Text The Times 870-225-1456

Though I now live several hundred miles away, I fondly remember growing up in West Memphis, first in Westwood Acres and then Richland. With family still in the area, we visit once or twice a year, at least. When we visit, my daughters enjoy walking to Richland Elementary to play on the same playground I enjoyed as a child. That is, they enjoyed it, until this year. Imagine how disheartened I was for my daughters and niece to return to the house saying the playground was now off limits to them. Indeed, when I walked over, a sign greeted me stating that my niece and girls, ages 15, 7 and 4, would have subjected themselves to criminal prosecution for playing on the school playground. I was saddened to know circumstances had deteriorated so much in my hometown that school officials would feel the need for such a sign, whether to insulate the school from potential liability, to police the grounds, or for any other reason. I can’t help but think that those who live there would feel that the children deserve better. [Editor’s Note: I agree, it is unfortunate. I imagine you hit the nail on the head with the idea that the sign serves as both a means to avoid any sort of liability for the school and an attempt to ward off any vandalism or other illicit activity. Having said that, I doubt anyone would have called the police on a trio of little girls playing on the playground, but it at least speaks to their respect for authority that they did not, once they saw the sign. I don’t recall seeing similar signs at any of the other West Memphis elementary schools, so I wonder if the signs are new or if it only applies to Richland? At Marion Elementary, the playground is fenced in, but there are two access gates that are never locked. I see kids playing there all the time (same at Bragg, so if there’s a sign there, it’s either new or being ignored)]

*** I have reading about the schools in Marion WM and Wynne that compete in geography bees, quiz bowls, have active STEM programs, honor societies and robotics teams ect. I read them and have my kids read them as well. They attend the Earle school district and I want them to know whats going on at other schools and the reason I stress learning outside the classroom. Our district cld do a lot better but its going to take a collective effort from the parents school and community. We dnt even offer student employment anymore for the tutoring programs. The only people benefiting are the district employees. What do we offer those students who put in the time and effort and work hard to succeed? Lets work on that people–PARENTS! [Editor’s Note: While I don’t have access to the inner workings of the Earle School District, so I’d have to guess the district has prioritized other aspects of the education process (math and literacy remain a priority), and it’s also likely that the district lacks the grant writers the county’s larger school districts have. But to your point: yes, the more parental involvement and community support the schools receive, the more the district will be able to do to meet students’ needs]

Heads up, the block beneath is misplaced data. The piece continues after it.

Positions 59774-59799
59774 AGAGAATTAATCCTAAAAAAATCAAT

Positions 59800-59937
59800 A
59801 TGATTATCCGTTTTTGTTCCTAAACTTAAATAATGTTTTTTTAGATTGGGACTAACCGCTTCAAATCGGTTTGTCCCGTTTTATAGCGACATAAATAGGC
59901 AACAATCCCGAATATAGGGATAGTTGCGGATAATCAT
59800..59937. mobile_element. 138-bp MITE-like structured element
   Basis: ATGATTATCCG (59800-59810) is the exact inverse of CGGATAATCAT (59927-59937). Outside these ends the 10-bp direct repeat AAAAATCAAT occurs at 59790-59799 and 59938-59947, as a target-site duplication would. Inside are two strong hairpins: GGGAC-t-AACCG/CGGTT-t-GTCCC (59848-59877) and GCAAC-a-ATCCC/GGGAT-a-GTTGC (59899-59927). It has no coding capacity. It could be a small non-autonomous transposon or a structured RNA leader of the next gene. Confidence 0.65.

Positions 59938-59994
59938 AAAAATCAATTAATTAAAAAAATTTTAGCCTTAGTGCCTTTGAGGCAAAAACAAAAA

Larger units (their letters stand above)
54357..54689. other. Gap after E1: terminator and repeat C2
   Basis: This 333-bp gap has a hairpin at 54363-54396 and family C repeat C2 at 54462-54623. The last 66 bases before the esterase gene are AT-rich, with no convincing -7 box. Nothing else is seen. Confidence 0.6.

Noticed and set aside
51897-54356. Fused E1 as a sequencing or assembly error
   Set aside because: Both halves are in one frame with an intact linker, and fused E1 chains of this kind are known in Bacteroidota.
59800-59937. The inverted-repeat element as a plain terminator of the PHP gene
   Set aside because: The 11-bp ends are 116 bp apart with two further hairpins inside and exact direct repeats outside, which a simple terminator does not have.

*** Text the times is another version of speak out, which was nothing but a lot of silly people with no life including the editor. [Editor’s Note: Like “Text the Times,” the old “Speak Out,” which was a call-in service we ran up until 2013, was, indeed a bit silly at times. I think that is what is part of the appeal, though, rather than the detriment you suggest it to be. We continue to run “Text the Times” because it remains one of our most popular features. Even if some (like yourself, perhaps?) love to hate it, they still read it, and the interaction we get to have with our readers gives us a unique platform to inform and/or entertain]

*** Liking the hunting and fishing section a lot lately. Good to see we still have a lot of hunters around here. It reminds me of when I was a kid. And Mr. Criner’s columns are good too. [Editor’s Note: Thanks! We always try to cater to our readers, and the Outdoors Page is one of our best-read features. I’d say by the number of Youth Hunt photos we received this year, the next generation of Crittenden County will be doing its part to keep the hunting tradition alive for years to come. I suppose it’s not for everyone. The other day a nice lady told me, “If I see one more dead deer in the paper, I’m going to…” and then it trailed off into some Yosemite Sam “rackem, frackem-type stuff]

*** Happy Days n ‘16…PLEASE help. while reading ingredients list in Cathy Mitchell “Dump Dinners” I can not figure out what the capital letters mean.. they are listed n ()…(TS6) and others… if someone has the answer pleas reply…young cook [Editor’s Note: Ummmmm?]

*** Please cancel the Cathy Mitchell request…found the answer…wow [Editor’s Note: Well, that’s good, ‘cause I had nothin’. Though I have to say, upon doing some research, I did come across some recipes I’ll be trying in the new year, so I’ve got that going for me, even if your inquiry did send me deep down the rabbit hole on Pinterest. And for those wondering, Cathy Mitchell appears to be the foremost expert on “dump dinners,” which is basically putting your ingredients in a crock pot in the morning and leaving it all day so that it’s ready when you get home. Anyway, Happy Cooking!]


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